No, it’s not just your imagination: Homes are selling quickly again in Verona. And, better yet, in more than a few cases, there are multiple offers on them when they go under contract.
The home at 30 Birdseye Glen is among them. It came on the market in the last week of February and is already under contract. So is 108 Linden Avenue, which was a new listing on the weekend of March 4. So is 91 Hillside Avenue, which made its real estate listing debut in mid-March. According to data compiled through the Garden State Multiple Listing Service, 44 homes went under contract in the first quarter of this year, compared with 34 for the first quarter of 2011.
Lucia Gagnon, a Verona resident who is a real estate agent at ReMax Park Square is optimistic. “It might be the spring phenomena, it might be the incredibly low mortgage rate, it might be all the pent-up demand–or all three,” she says. “But things look better.” The Verona real estate market is typically more active in spring so that families can get settled in their new homes in time for school in the fall.
Nationwide, sales of newly built homes fell in March, but the price of the average home rose. Sales of so-called existing homes, a statistic that is much more representative of the built-out Verona real estate market, were virtually unchanged in February from January, but they were 8.8% higher than they were February 2011.
That’s the good news. The bad news (and yes there still is some) is that the prices at which the average listing is going under contract will still make you cringe. It was $340,173 for the 11 listings in January 2012, down from $441,080 for 10 listings in January 2011, according to data compiled through the GSMLS. For February 2012, the average listing (10 were listed) went under contract at $268,963, compared with $456,643 for the like year-earlier period when seven listings went under contract. For March 2012, the figure was $285,983 for 23 listings, compared with a year-earlier $398,162 for just 17 listings. Verona is a small real estate market, so even a difference of one house can sway the statistics.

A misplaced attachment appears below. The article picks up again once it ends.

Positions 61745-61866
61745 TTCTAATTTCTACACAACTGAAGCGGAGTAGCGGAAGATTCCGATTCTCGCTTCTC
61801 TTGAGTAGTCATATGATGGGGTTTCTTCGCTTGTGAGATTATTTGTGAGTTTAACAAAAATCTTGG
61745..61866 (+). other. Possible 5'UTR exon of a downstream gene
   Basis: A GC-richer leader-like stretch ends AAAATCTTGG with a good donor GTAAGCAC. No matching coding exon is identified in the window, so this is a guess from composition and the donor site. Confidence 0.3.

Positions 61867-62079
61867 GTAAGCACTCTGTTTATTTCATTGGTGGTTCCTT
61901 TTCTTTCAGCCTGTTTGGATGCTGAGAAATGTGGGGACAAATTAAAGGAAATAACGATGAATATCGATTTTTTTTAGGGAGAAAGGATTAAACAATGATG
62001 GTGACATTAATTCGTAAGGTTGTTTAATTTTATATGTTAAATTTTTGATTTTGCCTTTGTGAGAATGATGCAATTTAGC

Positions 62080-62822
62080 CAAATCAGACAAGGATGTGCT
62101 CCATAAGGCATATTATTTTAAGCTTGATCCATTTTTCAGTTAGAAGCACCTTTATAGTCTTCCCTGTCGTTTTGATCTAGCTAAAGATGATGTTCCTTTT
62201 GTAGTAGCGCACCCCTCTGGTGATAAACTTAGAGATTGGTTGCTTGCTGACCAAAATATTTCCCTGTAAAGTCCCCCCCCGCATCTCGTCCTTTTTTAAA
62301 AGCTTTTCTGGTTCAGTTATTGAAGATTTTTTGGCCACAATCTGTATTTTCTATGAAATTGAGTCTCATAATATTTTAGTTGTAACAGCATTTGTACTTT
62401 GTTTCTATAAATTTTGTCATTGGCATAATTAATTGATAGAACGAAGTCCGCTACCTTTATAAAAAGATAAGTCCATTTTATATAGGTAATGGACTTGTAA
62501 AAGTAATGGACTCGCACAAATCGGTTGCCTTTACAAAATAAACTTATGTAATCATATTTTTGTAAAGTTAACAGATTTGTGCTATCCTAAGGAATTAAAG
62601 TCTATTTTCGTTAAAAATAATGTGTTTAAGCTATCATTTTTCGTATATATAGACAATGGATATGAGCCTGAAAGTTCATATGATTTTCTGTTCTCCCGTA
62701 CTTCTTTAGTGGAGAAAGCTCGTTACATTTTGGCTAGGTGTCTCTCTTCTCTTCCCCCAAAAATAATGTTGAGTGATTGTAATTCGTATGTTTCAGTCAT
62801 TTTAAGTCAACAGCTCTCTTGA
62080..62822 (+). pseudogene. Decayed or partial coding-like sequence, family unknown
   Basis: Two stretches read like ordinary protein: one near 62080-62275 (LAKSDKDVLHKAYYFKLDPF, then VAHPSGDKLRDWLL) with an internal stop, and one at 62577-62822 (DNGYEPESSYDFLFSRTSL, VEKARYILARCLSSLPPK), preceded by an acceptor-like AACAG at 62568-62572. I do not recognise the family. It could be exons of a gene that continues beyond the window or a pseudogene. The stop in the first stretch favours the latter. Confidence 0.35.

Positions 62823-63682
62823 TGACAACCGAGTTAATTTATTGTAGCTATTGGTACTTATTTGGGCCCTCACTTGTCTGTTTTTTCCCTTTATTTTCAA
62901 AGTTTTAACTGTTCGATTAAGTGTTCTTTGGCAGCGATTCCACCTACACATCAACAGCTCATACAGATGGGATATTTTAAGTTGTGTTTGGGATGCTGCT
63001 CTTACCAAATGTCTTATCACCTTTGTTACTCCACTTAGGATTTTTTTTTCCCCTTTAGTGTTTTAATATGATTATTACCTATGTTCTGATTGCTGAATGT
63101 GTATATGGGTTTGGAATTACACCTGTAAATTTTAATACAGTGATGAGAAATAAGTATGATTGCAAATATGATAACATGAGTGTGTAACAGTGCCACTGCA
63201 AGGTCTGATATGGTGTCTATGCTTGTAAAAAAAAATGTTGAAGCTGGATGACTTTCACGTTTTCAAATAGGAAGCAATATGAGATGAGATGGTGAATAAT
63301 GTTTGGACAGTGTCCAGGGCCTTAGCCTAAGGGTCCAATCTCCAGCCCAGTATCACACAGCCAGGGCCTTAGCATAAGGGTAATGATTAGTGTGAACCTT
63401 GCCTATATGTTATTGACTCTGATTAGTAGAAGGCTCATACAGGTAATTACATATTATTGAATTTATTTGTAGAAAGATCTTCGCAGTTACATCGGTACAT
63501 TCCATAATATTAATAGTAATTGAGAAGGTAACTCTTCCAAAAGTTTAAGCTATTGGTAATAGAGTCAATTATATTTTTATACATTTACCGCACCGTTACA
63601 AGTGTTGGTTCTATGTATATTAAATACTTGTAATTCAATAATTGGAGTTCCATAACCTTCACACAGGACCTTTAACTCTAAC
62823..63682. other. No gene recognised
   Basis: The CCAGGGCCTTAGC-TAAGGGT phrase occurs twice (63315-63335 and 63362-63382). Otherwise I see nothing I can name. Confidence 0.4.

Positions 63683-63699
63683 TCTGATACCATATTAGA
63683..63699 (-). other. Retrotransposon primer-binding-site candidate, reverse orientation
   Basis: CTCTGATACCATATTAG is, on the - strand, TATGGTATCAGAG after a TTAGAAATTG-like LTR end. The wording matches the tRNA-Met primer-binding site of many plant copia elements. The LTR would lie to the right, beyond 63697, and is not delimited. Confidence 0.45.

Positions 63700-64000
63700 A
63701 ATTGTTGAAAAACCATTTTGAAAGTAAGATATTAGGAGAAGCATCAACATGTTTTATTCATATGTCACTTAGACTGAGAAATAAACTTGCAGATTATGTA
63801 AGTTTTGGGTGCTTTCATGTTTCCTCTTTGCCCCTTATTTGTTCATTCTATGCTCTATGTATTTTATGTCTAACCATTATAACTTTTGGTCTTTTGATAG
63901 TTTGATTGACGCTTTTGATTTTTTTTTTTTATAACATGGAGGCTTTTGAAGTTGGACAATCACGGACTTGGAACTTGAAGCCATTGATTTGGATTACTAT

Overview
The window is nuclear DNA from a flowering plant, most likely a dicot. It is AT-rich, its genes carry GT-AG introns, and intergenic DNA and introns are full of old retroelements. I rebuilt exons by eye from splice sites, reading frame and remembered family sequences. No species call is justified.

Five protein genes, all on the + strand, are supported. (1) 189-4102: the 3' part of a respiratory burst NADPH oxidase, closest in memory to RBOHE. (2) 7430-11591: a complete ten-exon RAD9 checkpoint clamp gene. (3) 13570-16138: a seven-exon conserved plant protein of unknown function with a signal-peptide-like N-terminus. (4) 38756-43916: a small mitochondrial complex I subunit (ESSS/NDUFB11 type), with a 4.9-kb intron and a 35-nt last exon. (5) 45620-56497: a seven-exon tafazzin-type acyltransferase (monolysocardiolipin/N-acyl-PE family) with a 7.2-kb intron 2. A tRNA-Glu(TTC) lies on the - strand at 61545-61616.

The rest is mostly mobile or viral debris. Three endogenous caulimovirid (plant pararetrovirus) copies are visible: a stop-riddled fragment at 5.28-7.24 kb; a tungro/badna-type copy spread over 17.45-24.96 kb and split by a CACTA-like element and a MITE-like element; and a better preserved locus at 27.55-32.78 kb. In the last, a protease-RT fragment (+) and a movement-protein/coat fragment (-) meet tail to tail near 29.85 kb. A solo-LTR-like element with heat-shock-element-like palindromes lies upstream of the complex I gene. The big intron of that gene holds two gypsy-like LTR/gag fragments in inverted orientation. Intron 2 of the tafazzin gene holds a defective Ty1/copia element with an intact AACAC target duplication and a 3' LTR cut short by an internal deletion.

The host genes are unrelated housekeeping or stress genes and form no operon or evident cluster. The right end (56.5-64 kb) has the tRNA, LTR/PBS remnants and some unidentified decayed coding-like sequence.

Other key statistics may mean that it is too early to call a real estate recovery in Verona. Unemployment in New Jersey is still high, at 9% in February, but that is down from 9.7% in January 2010. (Before the economy tanked, New Jersey had a 4.2% unemployment rate.) New York state’s unemployment rate is 8.5%. New York City’s unemployment rate continues to lag the rest of the state.
Lawrence Yun, the chief economist of the National Association of Realtors, said recently that underlying factors in the national market are much better compared to one year ago. “The market is trending up unevenly, with record high consumer buying power and sustained job gains giving buyers the confidence they need to get into the market,” he said. “Although relatively unusual, there will be rising demand for both rental space and home ownership this year. The great suppression in household formation during the past four years was unsustainable, and a pent-up demand could burst forth from the improving economy.”
We can only hope.